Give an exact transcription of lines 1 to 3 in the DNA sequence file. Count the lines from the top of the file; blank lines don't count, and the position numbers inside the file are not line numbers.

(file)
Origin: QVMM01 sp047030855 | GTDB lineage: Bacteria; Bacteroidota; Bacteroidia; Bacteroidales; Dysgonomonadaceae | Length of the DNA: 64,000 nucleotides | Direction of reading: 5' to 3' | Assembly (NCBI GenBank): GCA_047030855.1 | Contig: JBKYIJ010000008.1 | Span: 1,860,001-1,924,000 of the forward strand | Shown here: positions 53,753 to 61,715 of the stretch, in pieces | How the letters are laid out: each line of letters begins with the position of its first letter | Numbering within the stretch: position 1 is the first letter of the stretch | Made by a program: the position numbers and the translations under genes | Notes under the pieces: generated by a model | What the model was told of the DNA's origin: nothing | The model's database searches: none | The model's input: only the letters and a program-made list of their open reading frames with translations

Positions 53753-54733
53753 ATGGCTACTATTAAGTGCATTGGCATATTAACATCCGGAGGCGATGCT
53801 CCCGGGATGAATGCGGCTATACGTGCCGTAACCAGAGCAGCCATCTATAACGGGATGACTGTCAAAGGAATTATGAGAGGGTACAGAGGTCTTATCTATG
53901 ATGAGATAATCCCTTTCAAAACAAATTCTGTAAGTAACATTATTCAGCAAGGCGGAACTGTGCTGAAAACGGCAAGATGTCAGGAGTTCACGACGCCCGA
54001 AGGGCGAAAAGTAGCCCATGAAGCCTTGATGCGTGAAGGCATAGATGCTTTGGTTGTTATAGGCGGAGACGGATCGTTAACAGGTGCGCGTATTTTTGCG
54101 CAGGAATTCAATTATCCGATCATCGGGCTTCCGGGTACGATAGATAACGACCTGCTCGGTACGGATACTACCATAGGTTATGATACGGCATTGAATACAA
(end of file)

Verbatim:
Origin: QVMM01 sp047030855 | GTDB lineage: Bacteria; Bacteroidota; Bacteroidia; Bacteroidales; Dysgonomonadaceae | Length of the DNA: 64,000 nucleotides | Direction of reading: 5' to 3' | Assembly (NCBI GenBank): GCA_047030855.1 | Contig: JBKYIJ010000008.1 | Span: 1,860,001-1,924,000 of the forward strand | Shown here: positions 53,753 to 61,715 of the stretch, in pieces | How the letters are laid out: each line of letters begins with the position of its first letter | Numbering within the stretch: position 1 is the first letter of the stretch | Made by a program: the position numbers and the translations under genes | Notes under the pieces: generated by a model | What the model was told of the DNA's origin: nothing | The model's database searches: none | The model's input: only the letters and a program-made list of their open reading frames with translations

Positions 53753-54733
53753 ATGGCTACTATTAAGTGCATTGGCATATTAACATCCGGAGGCGATGCT